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CUNA audio conference NCUA must explore options
WASHINGTON (2/5/09)—Credit Union National Association (CUNA) President/CEO Dan Mica told participants on an audio conference call Wednesday that while CUNA recognizes federal regulators had no choice but to take action on behalf of the corporate credit unions, CUNA opposes the means chosen to fund the corporate credit union stabilization. Close to 3,000 tuned in for CUNA’s audio conference call on issues surrounding the National Credit union Administration’s (NCUA) corporate credit union aid plan.
Click for slide show CUNA President/CEO Dan Mica opens the more-than-hour-long informational session CUNA offered to affiliated credit unions on issues surrounding the National Credit Union Administration’s corporate credit union assistance plan. Close to 3,000 callers participated. (CUNA Photo)
Mica told particpants that alternative funding approaches must be explored, and underscored CUNA is doing just that. He noted that all members of the NCUA board have encouraged CUNA to developed feasible and legal alternatives. Mica added that CUNA's Corporate Credit Union Task Force has been working on alternatives to recommend to NCUA. The CUNA leader urged credit unions to keep sending their ideas for reasonable alternatives to CUNA at He also urged credit unions to respond to NCUA's Advance Notice of Proposed Rulemaking on issues relating to the corporates. Comments are due to NCUA April 6, and CUNA has posted a Regulatory Action Call on its Regulatory Advocacy website. NCUA's Central Liquidity Facility (CLF) President Owen Cole reviewed the actions NCUA has taken leading up to the announcement last week that the agency was providing $1 billion in capital assistance to U.S. Central and establishing a program to guarantee all deposits in all corporates. NCUA Deputy Director Larry Fazio detailed the agency's stabilization actions and addressed the costs to the NCUSIF. He said there will be a $1 billion immediate cost for the capital provided to U.S. Central and $3.7 billion loss revenue for the deposit guarantee, resulting in a replenishment of the 1% deposit and an insurance premium for all federally insured credit unions, under the current funding mechanism. He said about 50% of the NCUSIF deposit will be impaired. He also reiterated that the premium has been declared but won't be billed until later in 2009. Both Fazio and Cole supported the development of funding alternatives for the NCUA Board to consider. Fazio also announced the issuance of the agency's accounting bulletin to provide guidance to credit unions with less than $10 million in assets on how to reflect their costs in funding the assistance to the corporates. Credit union of that size do not have to follow Generally Accepted Accounting Principles. (See related story: NCUA posts accounting info on corporate plan) Scott Waite, CFO of Patelco CU, San Francisco, and chairman of CUNA’s Accounting Task Force, provided details of the accounting treatment for credit unions regarding the insurance costs. He said the accounting guidance from NCUA is "as expected." CUNA SVP of Economics Bill Hampel discussed the costs to credit unions. He said there will be an average ROA reduction of 62 basis points and an average net worth reduction of 56 basis points, although individual results will vary. Hampel added that final expenses to credit unions will depend on the analysis of corporate credit union bonds, which the agency has requested, the probability of their sale before maturity, and the impact of NCUA's stabilization action efforts on the corporate system. The CUNA audio conference also included Terry West, president/CEO of VyStar CU and chairman of CUNA’s Corporate Credit Union Taskforce, Eric Richard, CUNA General Counsel, and Mary Dunn, CUNA Deputy General Counsel. Alternatives CUNA has been considering to date include:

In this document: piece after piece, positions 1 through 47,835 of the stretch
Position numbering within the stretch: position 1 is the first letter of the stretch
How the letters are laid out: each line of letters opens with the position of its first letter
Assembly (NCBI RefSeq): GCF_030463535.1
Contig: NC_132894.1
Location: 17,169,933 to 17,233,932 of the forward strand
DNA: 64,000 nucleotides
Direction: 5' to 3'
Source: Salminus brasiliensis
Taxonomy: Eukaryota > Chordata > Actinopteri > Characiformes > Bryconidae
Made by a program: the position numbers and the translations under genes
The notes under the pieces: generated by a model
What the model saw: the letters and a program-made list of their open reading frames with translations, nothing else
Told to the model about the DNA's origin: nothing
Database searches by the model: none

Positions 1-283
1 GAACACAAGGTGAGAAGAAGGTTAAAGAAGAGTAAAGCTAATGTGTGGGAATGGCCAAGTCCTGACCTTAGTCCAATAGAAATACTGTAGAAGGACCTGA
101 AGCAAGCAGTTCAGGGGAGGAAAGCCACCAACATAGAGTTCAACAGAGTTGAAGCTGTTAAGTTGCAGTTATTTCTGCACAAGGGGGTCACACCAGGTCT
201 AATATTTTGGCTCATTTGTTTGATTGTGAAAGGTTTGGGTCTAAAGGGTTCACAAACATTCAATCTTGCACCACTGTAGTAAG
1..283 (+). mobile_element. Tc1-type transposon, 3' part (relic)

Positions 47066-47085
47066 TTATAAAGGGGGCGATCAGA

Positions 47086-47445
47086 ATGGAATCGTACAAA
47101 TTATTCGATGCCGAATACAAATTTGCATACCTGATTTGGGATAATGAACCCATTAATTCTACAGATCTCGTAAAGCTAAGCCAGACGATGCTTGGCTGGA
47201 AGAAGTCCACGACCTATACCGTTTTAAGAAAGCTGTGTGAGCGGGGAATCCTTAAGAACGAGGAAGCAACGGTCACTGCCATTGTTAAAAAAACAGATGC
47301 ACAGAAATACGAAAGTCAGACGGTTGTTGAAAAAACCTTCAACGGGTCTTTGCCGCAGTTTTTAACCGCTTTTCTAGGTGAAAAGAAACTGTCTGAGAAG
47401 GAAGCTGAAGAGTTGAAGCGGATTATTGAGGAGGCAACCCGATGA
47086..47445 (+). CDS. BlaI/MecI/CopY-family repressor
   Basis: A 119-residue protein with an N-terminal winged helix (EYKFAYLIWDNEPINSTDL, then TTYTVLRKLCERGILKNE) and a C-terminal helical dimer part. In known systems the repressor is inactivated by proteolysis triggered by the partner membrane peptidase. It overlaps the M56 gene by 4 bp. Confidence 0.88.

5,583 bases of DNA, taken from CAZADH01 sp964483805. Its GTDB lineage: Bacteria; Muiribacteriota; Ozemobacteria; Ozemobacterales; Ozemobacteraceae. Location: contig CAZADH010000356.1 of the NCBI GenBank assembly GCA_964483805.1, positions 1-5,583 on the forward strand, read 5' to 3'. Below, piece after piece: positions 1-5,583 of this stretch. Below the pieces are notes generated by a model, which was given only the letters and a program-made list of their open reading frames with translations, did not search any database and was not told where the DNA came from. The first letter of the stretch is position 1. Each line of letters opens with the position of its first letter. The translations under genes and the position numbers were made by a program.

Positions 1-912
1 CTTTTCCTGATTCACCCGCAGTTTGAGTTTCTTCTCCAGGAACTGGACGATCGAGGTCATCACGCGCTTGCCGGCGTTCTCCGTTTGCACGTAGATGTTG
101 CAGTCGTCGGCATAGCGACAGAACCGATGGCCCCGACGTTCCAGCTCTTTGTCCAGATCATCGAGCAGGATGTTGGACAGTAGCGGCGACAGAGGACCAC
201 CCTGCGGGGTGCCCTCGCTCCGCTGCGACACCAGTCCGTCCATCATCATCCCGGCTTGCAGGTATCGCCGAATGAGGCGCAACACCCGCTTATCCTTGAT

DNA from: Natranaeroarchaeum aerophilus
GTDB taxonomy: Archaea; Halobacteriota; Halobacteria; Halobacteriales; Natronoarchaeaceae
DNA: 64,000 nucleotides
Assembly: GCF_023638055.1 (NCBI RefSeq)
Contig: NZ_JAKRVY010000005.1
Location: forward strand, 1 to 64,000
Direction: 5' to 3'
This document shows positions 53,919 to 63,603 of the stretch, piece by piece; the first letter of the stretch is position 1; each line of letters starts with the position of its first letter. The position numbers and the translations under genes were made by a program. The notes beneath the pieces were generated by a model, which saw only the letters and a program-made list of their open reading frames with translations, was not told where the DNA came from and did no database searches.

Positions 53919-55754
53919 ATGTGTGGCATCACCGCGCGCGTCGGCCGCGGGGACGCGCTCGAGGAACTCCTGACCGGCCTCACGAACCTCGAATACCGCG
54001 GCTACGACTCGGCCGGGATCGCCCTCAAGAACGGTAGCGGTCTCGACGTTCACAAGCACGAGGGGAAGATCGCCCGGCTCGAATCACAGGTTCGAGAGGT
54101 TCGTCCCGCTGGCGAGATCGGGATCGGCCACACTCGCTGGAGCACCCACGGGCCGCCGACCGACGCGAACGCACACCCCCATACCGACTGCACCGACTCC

* Encourage and enable capital into corporates from natural person credit unions; * Use more of the CLF; * Expand NCUA's Credit Union System Investment Program;* Facilitate the purchase of corporate credit union assets by natural person credit unions; * Allow corporates to infuse capital into the NCUSIF through capitalization investments; * Continue to address accounting issues, including ones relating to securities that are other-than-temporarily-impaired; and * Access TARP funds to back up the NCUSIF as needed.
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